I want to run a half-marathon. There, I’ve said it. I’ve spoken it aloud and placed the intention firmly in the tangible realm. (The intangible realm is reserved for other, lesser desires, like watching The Irishman or learning to grill.) Here’s the rub: I’m a crap distance runner. The distance isn’t the problem per se—I’m comfortable with hourlong runs, punctuated only by the occasional frantic shuffle to the CVS bathroom. The problem is the speed. Per Runner’s World, the average female runner conquers a half-marathon at roughly 10:29 minutes per mile. My current distance pace is closer to 13 minutes per mile. That’s nearly three hours—and many CVS bathroom breaks—to knock out a half.
There’s nothing wrong with a three-hour half, but that’s a lot of time spent running that I’d rather spend eating a celebratory pancake. If I hit that average 10:29 pace, I’ll be in the pancake zone a full half-hour earlier. But how to improve my mile time? I’ve already spent months trying to get faster. I’ve logged speed workouts; I’ve practiced my stride length and cadence. I’ve pledged fealty to leg day in hopes of someday cracking a walnut with my quads. But recently, I found what may be the secret to a respectable race time: Viking-inspired running tunes.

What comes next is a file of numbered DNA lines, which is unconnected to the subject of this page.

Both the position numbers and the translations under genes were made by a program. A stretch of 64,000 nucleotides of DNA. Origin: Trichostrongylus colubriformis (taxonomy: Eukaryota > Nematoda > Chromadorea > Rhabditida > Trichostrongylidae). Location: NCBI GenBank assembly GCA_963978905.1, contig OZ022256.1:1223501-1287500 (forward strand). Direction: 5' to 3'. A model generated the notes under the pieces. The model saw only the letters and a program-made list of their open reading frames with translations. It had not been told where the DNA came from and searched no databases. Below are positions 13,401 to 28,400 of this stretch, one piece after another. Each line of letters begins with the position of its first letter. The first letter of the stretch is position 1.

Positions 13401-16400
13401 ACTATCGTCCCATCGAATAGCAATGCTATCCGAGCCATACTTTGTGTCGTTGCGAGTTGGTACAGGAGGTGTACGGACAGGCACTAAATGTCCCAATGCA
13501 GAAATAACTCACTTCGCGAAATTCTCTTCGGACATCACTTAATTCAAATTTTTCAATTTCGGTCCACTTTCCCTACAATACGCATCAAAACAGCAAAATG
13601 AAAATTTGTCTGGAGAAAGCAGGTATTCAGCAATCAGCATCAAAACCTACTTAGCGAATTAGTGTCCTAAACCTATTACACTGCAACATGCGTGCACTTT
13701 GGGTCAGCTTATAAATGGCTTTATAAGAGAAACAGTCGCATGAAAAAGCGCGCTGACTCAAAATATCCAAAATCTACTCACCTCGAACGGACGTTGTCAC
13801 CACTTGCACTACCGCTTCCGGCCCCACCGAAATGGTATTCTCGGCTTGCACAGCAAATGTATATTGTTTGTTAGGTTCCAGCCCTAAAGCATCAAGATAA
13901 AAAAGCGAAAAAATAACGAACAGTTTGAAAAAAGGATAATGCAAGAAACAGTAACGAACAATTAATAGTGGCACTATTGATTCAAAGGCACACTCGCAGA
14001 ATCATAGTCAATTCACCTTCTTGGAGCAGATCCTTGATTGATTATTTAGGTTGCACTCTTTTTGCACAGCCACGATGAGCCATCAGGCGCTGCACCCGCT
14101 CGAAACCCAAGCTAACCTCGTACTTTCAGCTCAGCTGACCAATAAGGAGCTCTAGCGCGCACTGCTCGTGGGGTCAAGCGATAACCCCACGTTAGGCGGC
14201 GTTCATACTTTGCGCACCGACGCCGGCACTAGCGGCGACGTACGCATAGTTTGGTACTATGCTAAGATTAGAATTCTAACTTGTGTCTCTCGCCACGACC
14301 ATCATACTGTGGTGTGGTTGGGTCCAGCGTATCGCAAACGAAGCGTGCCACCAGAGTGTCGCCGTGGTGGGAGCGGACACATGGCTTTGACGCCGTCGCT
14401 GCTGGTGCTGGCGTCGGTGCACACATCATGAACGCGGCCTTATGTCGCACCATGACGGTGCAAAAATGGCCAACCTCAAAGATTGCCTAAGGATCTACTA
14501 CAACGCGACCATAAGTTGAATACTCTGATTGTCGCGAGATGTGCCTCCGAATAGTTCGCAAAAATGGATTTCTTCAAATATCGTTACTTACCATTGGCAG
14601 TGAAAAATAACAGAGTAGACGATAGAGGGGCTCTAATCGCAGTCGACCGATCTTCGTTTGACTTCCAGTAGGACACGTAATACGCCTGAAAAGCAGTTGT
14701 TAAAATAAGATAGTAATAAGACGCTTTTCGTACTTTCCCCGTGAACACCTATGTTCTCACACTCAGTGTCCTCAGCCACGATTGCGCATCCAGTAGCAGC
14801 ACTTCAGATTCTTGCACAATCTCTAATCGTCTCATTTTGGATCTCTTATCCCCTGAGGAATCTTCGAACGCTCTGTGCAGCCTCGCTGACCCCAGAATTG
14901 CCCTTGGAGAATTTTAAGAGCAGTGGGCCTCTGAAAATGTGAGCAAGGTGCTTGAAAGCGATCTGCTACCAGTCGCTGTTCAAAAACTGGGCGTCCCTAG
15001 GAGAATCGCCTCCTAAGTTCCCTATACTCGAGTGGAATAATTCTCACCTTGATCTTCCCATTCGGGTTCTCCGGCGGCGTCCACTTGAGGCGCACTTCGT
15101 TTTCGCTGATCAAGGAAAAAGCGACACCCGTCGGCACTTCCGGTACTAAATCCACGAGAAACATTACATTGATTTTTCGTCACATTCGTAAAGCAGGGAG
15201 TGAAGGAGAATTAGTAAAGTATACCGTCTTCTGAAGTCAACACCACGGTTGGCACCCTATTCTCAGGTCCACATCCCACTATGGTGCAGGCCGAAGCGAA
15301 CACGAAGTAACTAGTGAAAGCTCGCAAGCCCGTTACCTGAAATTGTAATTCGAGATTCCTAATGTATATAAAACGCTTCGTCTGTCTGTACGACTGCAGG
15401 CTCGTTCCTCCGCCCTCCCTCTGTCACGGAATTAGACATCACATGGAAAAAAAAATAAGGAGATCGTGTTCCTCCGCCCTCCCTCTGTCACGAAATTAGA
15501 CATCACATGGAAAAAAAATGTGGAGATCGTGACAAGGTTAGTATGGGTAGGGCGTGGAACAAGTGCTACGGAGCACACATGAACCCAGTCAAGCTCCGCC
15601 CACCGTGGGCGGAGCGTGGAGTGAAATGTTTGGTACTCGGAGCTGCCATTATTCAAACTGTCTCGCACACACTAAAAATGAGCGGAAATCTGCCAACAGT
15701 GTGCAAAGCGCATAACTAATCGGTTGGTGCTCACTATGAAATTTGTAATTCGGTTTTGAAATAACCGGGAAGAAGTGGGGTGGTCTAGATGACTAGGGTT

It started with this tweet, which feels like some sort of PSYOP precision-engineered to make me laugh. I lay on my couch, slack-jawed, watching the bearded man jump around in his little underpants. It was then that I realized: Hey, this song kind of … bangs? The thumping beat, the singer’s guttural croon—corny, yes, but also compelling. Just the thing I need to push myself to a perfectly average half-marathon time.